This is great news for patients and the RNs who care for them.
  9. by   lucretiamott
    Thank you CNA/NNOC for bringing this about. As an RN, facing a lay-off due to budget cuts in the public sector, this was a ray of sunshine and the hope that nurses can and will lead the way for better patient care and nursing practice standards throughout the country now that this merger has happened. You give me hope and pride in my profession again.

    I have no doubt that if you were my collective bargaining representive at this point, I and many others would not be facing un-employment in July.
  10. by   RN4MERCY
    For too long, we've witnessed the harsh and devastating effects of corporate political and social domination on our health care system. UAN/NNOC/MNA RNs are a credible, powerful force to be reckoned with and as professional and patient advocates we're saying "enough" to the commodification, exploitation, and fragmentation of our work.

    What I see here is the vanguard of a tremendous social movement, sustained by a firm belief in creating a healthcare system that embodies justice and egalitarian values. Together our efforts can and will bring about long-term fundamental social change. This national RN "superunion" is without peer among other unions who purport to represent RNs; we are pursuing a more powerful agenda of patient advocacy that promotes the interests of patients, direct care nurses, and RN professional practice.

    We have focused our collective identity to reclaim our moral legacy as RNs, in recognition of our unique ethical and legal duty to patients. Time and time again, we've seen how RNs who are unrepresented by an RN union don't have the protection they need to advocate in their patient's best interest; especially when it is in conflict with their employer's bottom line. We explicitly reject the labor-management partnerships that all but bounds and gags RNs and relegates patient interests to the back seat of the corporate bus.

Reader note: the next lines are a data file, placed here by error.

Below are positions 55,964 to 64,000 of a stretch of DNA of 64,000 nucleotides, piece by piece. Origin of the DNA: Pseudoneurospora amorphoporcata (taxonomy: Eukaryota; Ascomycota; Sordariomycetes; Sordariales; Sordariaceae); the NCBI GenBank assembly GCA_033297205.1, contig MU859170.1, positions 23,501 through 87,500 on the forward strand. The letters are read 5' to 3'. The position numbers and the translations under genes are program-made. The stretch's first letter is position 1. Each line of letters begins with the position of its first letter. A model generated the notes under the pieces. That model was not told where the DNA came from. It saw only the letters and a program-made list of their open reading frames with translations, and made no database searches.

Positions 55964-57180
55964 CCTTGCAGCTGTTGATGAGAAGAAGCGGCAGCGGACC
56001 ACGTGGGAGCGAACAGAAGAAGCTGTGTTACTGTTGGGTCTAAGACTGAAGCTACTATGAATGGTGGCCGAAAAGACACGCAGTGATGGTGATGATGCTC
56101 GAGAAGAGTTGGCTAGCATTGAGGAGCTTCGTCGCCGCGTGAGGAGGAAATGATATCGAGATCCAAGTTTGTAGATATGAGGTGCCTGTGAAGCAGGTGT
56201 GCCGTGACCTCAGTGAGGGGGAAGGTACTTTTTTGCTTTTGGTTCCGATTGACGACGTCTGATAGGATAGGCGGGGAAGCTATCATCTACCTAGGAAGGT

All direct care RNs should organize and join with UAN/NNOC/MNA RNs! It's imperative that we mobilize as social and political advocates to combat the denial of human dignity inherent in our shameful and immoral for-profit health care system. What a great opportunity to leave a lasting legacy for every generation to come.

    Universal guaranteed healthcare for all. This is the ideal worth living for and it's about time!
  11. by   NRSKarenRN
    PASNAP is part of NNOC---why are they not being listed as part of organizations joining together....especailly with their 5,000 members....
  12. by   Chico David RN
    Quote from NRSKarenRN